FIT (Fecal Immunochemical Test) & FOBT (Fecal Occult Blood Test) – We provide rapid colonoscopic assessment

These tests identify minute quantities of blood or blood break-down products in the stool that might indicate a slowly-bleeding polyp or cancer of the colon.  The idea is that these tests will identify blood when there is so little of it that the patient does not see any blood with their eyes.  This permits earlier identification of polyps and cancers and has been shown to reduce death from colorectal cancers in large population groups.  These tests should NOT be used in patients with visible bleeding since visible bleeding is an entirely different matter and most often is not related to colon cancer.

The FOBT (Fecal Occult Blood Test, or Guaiac Test) was the original test.  Patients put a sample of stool from three different days onto three cards, and mailed the cards into a laboratory.  The laboratory would ‘develop’ the cards with hydrogen peroxide and those cards with blood on them would turn blue, indicating a ‘positive FOBT’ test in one, two or three cards.  Unfortunately, the FOBT was wrong in up to 85% of cases (especially when only one card was positive), partly because it identifies ‘heme’, which is a break-down product from blood anywhere in the GI tract, even from the teeth.  As well, patients had to restrict certain items in their diet when doing the FOBT test in order to not cause the test to be falsely positive, and often they did not do that properly.  And if you colonoscoped a patient with a positive FOBT and found nothing, you then had to start thinking about putting a scope through their mouth and down into their stomach (gastroscopy) since the site of bleeding may have been way up there (ulcer, gastritis, stomach cancer, etc).  So a better and easier test was needed, one that was more specific for microscopic blood originating in the colon or rectum exclusively.

The FIT test is a new test that identifies human haemoglobin in the stool and is taking over from the FOBT test.  It is a bit more expensive for the government, but since it is more specific to colon blood, the hope is that there will be fewer expensive wild goose chases (additional tests) in patients who are positive but have negative colonoscopies.  Because the test identifies human hemoglobin only, the source of that hemoglobin is more likely to be found in colon or rectum since hemoglobin from the stomach will have been broken down to heme by the time it gets to the colon.  Since the FIT test does not identify heme, it is more specific as an identifier of minute amounts of blood from the colon or rectum.  Unlike the FOBT which required the patient to take three days of stool samples, the FIT test only reuires a single sample, so it is easier for the patient to complete and hopefully that will translate into more patients doing it, and since it only identifies human hemoglobin, diet restriction should not be necessary (unless one is testing a group of cannibals).  While we still expect there to be false positive FIT tests (the test is positive but the patient has no problem), they should be fewer, and when the colonosopy proves to be negative, the physicain does not have that same obligation to consider looking higher in the GI tract.  In other words, it is easier to accept that a study is a false positive in the FIT-test-positive with a negative colonoscopy than it is in the FOBT-positive patient with a negative colonoscopy.  This colon-specificity of the FIT tests therefore provides greater reassurance to the patient and physician should the colonoscopy be negative, as it will in many cases.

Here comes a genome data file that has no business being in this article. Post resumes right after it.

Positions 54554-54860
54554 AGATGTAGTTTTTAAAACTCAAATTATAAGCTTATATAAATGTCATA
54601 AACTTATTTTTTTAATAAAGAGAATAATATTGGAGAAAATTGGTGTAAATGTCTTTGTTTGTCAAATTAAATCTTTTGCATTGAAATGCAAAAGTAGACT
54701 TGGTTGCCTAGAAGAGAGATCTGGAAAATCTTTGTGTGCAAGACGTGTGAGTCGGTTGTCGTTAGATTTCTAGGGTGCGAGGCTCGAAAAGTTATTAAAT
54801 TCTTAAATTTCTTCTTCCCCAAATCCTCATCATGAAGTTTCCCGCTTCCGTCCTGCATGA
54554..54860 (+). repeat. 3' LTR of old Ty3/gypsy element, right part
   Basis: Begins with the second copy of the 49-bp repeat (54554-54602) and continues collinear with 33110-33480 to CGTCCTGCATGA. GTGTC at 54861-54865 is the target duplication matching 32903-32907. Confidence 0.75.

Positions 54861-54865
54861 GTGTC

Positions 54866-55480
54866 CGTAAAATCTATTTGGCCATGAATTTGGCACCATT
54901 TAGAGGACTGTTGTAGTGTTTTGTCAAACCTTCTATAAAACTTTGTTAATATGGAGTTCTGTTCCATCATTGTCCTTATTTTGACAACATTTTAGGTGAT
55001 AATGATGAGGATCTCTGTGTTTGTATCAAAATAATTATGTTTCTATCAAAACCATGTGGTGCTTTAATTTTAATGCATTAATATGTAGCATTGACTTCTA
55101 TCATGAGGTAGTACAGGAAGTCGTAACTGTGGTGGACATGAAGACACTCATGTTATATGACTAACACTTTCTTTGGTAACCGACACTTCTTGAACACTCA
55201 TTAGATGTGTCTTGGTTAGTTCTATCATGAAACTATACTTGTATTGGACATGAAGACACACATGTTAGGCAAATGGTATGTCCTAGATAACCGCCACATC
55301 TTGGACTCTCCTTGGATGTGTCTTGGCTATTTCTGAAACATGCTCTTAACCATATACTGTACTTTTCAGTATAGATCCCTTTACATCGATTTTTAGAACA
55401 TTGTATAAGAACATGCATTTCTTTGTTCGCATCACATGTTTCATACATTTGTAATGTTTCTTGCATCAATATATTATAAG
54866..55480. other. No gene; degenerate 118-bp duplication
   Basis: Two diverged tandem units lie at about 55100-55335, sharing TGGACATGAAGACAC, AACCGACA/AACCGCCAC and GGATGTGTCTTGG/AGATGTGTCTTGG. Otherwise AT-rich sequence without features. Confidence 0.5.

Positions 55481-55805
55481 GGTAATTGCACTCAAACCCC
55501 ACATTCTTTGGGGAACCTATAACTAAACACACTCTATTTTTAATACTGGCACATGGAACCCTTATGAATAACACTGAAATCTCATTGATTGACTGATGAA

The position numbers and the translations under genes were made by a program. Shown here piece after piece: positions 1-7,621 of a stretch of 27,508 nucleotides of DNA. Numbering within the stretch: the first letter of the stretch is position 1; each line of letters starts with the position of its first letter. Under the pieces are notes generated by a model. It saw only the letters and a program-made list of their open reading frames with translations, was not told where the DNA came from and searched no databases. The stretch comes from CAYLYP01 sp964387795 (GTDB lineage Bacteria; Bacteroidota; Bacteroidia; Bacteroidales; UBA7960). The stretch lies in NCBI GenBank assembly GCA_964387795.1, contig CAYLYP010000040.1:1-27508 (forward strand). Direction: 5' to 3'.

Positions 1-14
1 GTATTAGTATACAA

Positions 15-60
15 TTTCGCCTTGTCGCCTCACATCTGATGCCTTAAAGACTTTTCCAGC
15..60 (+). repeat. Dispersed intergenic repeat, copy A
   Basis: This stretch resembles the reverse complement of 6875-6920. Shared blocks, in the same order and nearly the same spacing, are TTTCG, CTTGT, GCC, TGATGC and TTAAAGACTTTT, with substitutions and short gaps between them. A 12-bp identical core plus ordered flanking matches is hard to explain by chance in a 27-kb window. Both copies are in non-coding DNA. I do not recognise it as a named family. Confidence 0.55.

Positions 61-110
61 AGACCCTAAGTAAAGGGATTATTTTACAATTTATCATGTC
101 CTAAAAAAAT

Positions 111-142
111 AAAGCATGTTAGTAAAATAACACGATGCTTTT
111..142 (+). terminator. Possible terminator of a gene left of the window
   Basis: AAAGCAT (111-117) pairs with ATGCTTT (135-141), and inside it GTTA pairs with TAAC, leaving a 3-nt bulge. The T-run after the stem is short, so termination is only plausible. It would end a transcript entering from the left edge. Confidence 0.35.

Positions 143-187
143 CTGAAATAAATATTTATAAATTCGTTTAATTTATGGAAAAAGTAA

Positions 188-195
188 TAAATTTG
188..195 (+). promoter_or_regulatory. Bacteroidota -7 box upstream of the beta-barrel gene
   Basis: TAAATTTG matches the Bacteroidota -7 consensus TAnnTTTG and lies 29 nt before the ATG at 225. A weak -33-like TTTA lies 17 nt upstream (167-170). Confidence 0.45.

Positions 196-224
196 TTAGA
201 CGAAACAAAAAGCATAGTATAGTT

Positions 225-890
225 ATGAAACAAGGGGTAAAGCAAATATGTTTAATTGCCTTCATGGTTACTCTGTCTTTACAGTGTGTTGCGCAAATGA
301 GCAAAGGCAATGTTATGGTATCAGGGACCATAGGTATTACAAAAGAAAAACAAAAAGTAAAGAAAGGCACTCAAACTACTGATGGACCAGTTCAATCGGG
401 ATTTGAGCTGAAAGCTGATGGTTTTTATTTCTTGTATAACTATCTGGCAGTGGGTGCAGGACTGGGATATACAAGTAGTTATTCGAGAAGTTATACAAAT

Unlike the FOBT test which was either ‘positive’ or ‘negative’, the FIT test comes with a ‘number’  or measure of amount of hemoglobin associated with the result.  A normal FIT test in British Columbia is one that registers less than 50 nanograms per ml (ng/ml).  Presumably there is always some hemoglobin in the stool as cells from the bowel wall shed normally, etc, so the screening experts, in this case the Cancer Agency, have selected a level of 50 ng/ml as the cut-off between normal and abnormal.  So levels of 50ng/ml and higher are deemed to warrant further investigation, usually colonoscopy.  At the Pezim Clinic we have colonoscoped many positive FIT patients and have seen numbers from 51 to over 20,000 ng/ml.  It is not entirely clear how the value relates to risk of a polyp or cancer, but there does seem to be an increased risk with the higher numbers.

When a test, either the FOBT test or a FIT test come back positive, patients will often ask if they can just try it again and hope that it is negative the second time thinking that they can just forget about it if the second test comes back negative.  Unfortunately, this is not the case.  Tumors can bleed intermittently, so a positive test needs colonoscopy, even if the next ten prove to be negative.  Once you have a positive test on file, you are ‘hooped’ and every MD who you see thereafter will be uncomfortable with it until a colonoscopy is done to prove whether the test is right or wrong.

At the Pezim Clinic we set a high priority on rapidly dealing with patients referred with a positive FIT or FOBT test.  We know how anxiety-producing a positive FIT or FOBT test can be and we aim to complete our assessment within 3 weeks or less.

© Pezim Clinic, Vancouver, British Columbia, Canada